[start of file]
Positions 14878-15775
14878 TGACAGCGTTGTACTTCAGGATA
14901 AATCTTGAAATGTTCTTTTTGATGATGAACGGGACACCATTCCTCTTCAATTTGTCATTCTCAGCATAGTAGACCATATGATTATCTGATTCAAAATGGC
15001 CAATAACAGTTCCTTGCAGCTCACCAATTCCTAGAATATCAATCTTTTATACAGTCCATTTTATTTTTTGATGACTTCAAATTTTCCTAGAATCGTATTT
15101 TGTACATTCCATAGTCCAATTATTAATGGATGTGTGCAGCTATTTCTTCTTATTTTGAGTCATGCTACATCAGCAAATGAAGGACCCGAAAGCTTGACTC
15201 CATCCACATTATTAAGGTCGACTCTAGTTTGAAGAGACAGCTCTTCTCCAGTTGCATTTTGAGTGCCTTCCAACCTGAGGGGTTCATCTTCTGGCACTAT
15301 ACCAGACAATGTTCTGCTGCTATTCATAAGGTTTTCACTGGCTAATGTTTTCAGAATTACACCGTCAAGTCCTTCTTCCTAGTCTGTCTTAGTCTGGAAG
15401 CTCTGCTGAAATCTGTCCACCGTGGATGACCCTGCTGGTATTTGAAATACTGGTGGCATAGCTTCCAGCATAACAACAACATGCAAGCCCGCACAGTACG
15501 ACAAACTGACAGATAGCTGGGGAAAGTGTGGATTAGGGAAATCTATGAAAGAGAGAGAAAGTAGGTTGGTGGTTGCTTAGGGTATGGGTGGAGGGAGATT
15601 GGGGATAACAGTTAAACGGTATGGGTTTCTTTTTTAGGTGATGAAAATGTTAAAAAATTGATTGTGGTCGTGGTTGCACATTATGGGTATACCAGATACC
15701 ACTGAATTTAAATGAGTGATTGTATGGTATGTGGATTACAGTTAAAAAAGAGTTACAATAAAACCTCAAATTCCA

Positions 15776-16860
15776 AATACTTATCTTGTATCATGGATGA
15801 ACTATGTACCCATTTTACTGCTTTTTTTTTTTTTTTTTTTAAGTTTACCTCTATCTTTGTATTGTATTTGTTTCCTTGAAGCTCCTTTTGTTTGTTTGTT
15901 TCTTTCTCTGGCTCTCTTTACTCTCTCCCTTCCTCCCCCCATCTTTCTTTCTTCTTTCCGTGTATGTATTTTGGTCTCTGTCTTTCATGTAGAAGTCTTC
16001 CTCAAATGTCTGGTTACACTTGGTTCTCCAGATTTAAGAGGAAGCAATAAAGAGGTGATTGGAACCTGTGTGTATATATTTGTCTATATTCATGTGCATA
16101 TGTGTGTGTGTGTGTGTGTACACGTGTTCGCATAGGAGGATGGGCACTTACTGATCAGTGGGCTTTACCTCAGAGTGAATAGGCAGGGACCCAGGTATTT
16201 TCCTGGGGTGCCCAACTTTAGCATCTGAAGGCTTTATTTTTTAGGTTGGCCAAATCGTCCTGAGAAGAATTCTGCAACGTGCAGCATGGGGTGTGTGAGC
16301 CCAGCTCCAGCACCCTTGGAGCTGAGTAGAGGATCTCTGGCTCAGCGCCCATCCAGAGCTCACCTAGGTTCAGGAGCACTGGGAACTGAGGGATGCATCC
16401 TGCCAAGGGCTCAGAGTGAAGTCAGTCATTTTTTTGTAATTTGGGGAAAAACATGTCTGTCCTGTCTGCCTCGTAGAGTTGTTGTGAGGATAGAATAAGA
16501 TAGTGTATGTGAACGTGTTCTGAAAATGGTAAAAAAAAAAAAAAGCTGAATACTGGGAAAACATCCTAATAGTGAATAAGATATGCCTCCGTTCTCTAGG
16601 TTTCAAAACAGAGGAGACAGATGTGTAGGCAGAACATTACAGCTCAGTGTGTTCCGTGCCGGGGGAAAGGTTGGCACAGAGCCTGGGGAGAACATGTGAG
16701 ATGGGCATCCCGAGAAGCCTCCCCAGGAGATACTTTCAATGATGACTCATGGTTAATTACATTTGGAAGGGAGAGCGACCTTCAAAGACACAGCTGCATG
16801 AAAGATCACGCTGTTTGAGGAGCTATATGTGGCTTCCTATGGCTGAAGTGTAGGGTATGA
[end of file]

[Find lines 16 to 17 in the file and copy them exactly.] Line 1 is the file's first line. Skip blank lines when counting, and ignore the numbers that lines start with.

16001 CTCAAATGTCTGGTTACACTTGGTTCTCCAGATTTAAGAGGAAGCAATAAAGAGGTGATTGGAACCTGTGTGTATATATTTGTCTATATTCATGTGCATA
16101 TGTGTGTGTGTGTGTGTGTACACGTGTTCGCATAGGAGGATGGGCACTTACTGATCAGTGGGCTTTACCTCAGAGTGAATAGGCAGGGACCCAGGTATTT